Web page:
Housing Loan Pitfalls that You Should Watch Out For
Take a minute to peruse this article and it may save you from financial woes and disappointments later.
Before you put down the booking fee, also known as option fee, to obtain the option to purchase for a residential property, you might want to secure an approval-in-principle loan first. This is to ensure that you have the financial resources to close the deal as part or all of the booking fee can be forfeited if the option to purchase is not exercised within the validity period. For a resale private house and a resale HDB flat, the booking fee are 1% of the purchase price and S$1000, respectively. All of it will be forfeited if the option to purchase is not exercised. For a new completed or under-construction private residential property, the fee is 5% to 10%, 25% of it will be forfeited shall the deal fall through.
In addition, the valuation of the property may fall unexpected between the time the option is obtained and a loan is found. For example, the purchase price you agreed on is $1.5m, but when you have obtained the loan the valuation of the property has dropped to $1.2m (this can happen during a financial crisis). Assuming that you are eligible for a 80% LTV, you thought you could obtain financing up to $1.2m, but because of the lower valuation you can only secure $960,000. If you do not have the means to make up for the $240,000 difference, you cannot seal the transaction.
Do note that you are allowed to change financiers even after obtaining an approval-in-principle loan from a financier. You do not want to be caught flat-footed, so try securing an in-principle approval before laying down the booking fee, you can still shop around for a better loan if property valuation has not fallen.
Lawyers or bankers recommended by property agents
You should exercise caution with regard to lawyers or bankers recommended by an agent. Sometimes the agents get a commission from such recommendation.
As a result, the lawyer may charge you a higher than normal fee to make up for the referral fee paid to the agent. Or the banker may not offer the best loan that fits your financial risk profile.
You are only allowed to use a conveyancing law firm that sits on your financing institution’s list of firms. However, some conveyancing law firms sit on some banks’ lists but not others, so if you select these firms you may have to incur extra legal costs if you switch to another bank later. This is because if the conveyancing lawyer is not on the panel of the new financing institution, you will have to change the lawyer and the new lawyer will charge additional fees for taking over the legal work.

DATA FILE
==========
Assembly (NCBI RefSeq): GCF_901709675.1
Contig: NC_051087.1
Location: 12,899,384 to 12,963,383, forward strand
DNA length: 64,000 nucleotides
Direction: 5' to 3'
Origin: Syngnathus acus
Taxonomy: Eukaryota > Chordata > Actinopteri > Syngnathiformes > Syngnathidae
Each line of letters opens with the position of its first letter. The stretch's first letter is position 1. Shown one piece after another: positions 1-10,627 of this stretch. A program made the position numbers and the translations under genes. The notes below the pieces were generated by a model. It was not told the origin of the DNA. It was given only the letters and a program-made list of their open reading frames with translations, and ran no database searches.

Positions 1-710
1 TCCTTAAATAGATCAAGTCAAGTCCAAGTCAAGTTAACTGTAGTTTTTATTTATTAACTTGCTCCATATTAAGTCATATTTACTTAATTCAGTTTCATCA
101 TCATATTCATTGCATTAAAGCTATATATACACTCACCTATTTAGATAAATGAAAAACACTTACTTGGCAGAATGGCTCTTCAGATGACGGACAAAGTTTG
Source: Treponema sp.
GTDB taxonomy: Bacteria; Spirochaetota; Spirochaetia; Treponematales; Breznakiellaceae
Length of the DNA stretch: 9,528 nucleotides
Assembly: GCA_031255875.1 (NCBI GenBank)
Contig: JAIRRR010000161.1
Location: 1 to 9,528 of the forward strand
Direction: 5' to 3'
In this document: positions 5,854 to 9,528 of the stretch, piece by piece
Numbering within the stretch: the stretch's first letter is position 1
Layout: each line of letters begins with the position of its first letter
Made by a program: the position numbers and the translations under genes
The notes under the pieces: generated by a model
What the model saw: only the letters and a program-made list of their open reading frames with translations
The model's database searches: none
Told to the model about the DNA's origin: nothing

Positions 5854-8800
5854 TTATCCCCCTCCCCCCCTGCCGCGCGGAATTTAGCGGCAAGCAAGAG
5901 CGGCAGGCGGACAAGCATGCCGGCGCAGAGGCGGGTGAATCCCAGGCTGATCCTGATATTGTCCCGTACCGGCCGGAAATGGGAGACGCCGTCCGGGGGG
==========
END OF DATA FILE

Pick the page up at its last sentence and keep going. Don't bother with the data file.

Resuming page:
So always try to opt for a conveyancing lawyer that sits on the panel of all the banks in Singapore.
Extra loans before disbursement of mortgage loan
Avoid taking any new loan before applying for a home loan. Banks assess applicants’ debt-to-service ratio (DSR) before granting a loan. This is to make sure that borrowers have the financial means to service all their debts.
Going a step further, this also applies to the interim period after obtaining an in-principle approval but before loan disbursement. This is because the financier still has the right to pull back the loan or change the conditions of the loan anytime before loan disbursement. A case in point:
A week after Person A had obtained an approved-in-principle home loan, he went to purchase a car and financed it with a car loan. Two weeks later, the financier who was to grant formal approval for the mortgage discovered Person A had taken a car loan too. Consequently, the financier substantially reduced the loan quantum. Because of the reduction, Person A could no longer afford the house so the deal fell through and he had to forfeit the 1% booking fee.
Therefore it is important to check with a home loans expert before taking on a new loan obligation.
On a last note, avoid job changes before applying for a mortgage loan. Some banks want applicants to be in the same job for a minimum period of time before loan approval. This demonstrates to the bank that you have a stable job and income; hence the means to repay the loan.
For advice on a new home loan.
For refinancing advice.
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